Lemon trees originate from India and the Mediterranean Basin, enjoying warmer temperatures and little cold or freezing. Like most citrus trees, lemon trees are highly susceptible to damage and death due to freezing winter temperatures. If you live in a climate that experiences prolonged winter temperatures below 30 degrees Fahrenheit, you'll need to take special care of your lemon tree throughout the winter. You must take care not only to prepare your lemon tree for the winter, but also to protect the tree when frosts or freezes threaten.
Stop fertilizing your lemon tree by mid-summer to allow it to harden off for the winter. Don't resume fertilizing until spring.
Mound up clean soil around the trunk of your lemon tree if the tree is less than four years old. Mound up the soil around the tree to about 15 inches high before the first hard frost and remove the soil carefully in the spring, when all chance of freezing temperatures has passed.
Drape a blanket made of breathable fabric, such as cotton, over your lemon tree's branches to cover the tree when freezing temperatures or frosts threaten, if your tree is older than four years. Stretch the corners and edges of the blanket down and stake them to the ground with landscaping stakes. Be sure to cover all the branches completely and remove the blanket during the day when the sun is warm.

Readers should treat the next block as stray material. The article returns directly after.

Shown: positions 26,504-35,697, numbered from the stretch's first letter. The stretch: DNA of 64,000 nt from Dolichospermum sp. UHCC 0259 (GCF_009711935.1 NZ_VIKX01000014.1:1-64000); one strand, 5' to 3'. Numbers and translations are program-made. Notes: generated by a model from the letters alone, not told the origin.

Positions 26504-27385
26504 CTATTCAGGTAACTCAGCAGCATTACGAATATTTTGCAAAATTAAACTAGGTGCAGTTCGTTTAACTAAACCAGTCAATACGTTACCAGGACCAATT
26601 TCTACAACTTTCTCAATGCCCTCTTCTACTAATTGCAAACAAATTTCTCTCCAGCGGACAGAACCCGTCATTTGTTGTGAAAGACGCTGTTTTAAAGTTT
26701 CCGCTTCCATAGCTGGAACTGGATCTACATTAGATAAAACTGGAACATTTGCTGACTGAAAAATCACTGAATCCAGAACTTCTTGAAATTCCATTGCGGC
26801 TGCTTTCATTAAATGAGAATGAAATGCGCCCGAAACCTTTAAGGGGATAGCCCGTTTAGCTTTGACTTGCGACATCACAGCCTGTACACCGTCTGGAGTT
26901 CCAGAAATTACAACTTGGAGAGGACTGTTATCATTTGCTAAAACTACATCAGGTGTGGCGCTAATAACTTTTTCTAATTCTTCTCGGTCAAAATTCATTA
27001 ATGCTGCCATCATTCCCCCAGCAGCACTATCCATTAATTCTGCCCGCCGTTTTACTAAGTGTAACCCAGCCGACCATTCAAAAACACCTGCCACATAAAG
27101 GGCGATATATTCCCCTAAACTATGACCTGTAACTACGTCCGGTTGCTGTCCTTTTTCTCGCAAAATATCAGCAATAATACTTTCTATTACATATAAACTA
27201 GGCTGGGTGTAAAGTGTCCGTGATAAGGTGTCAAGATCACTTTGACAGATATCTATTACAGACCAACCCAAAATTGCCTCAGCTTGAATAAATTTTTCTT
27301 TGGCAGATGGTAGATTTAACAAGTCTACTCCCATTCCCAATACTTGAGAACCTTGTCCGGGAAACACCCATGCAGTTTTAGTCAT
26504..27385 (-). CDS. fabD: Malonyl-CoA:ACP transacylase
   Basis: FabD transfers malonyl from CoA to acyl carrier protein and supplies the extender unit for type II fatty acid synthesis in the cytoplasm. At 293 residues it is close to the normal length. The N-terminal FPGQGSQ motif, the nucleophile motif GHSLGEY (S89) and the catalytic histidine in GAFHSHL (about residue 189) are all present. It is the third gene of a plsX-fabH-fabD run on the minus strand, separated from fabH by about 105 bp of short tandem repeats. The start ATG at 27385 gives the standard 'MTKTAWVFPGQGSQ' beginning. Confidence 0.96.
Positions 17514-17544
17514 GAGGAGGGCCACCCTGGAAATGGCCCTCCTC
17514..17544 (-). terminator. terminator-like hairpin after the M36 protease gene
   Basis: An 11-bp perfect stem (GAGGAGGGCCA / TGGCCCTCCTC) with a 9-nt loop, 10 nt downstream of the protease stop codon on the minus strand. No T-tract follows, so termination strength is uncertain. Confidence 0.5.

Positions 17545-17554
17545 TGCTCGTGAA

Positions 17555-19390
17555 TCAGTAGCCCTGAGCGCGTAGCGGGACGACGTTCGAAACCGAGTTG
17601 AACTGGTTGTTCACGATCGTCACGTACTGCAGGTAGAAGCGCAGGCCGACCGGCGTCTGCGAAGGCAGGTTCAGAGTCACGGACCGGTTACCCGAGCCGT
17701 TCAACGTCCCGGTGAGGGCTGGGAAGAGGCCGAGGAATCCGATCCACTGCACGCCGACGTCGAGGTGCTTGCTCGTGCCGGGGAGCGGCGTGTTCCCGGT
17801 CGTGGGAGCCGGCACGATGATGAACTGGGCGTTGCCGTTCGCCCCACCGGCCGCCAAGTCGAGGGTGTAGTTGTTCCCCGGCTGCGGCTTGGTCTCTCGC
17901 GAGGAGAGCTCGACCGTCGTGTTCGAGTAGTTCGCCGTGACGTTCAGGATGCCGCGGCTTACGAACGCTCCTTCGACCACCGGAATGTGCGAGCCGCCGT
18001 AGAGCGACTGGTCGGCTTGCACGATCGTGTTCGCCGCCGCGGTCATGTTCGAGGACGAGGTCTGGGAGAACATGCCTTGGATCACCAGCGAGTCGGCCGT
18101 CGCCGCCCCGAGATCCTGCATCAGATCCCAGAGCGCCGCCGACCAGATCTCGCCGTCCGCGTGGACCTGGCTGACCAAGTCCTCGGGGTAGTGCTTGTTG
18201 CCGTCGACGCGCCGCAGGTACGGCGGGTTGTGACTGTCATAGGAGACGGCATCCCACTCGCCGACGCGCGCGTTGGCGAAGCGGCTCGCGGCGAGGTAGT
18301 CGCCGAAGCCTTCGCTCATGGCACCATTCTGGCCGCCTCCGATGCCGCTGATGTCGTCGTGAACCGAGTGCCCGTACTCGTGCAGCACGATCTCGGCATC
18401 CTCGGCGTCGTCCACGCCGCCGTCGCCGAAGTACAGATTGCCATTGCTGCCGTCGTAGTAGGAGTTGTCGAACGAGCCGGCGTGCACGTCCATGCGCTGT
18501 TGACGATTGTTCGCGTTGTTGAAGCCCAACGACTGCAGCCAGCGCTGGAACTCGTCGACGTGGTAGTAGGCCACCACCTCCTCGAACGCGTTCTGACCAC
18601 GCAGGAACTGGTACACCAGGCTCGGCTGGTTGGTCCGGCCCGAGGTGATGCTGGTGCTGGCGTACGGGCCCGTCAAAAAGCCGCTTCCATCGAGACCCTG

Remove all debris or mulch from the soil around your mature lemon tree prior to the first expected frost or freeze. Place a hose sprinkler beside the tree to irrigate the soil around the lemon tree for about three days prior to the first expected freeze or frost.
Hang Christmas lights in the lemon tree's branches to provide a heat source around the tree. You can also use electric lanterns or incandescent heat lamps, but use caution when placing any lights or heat sources near any blankets.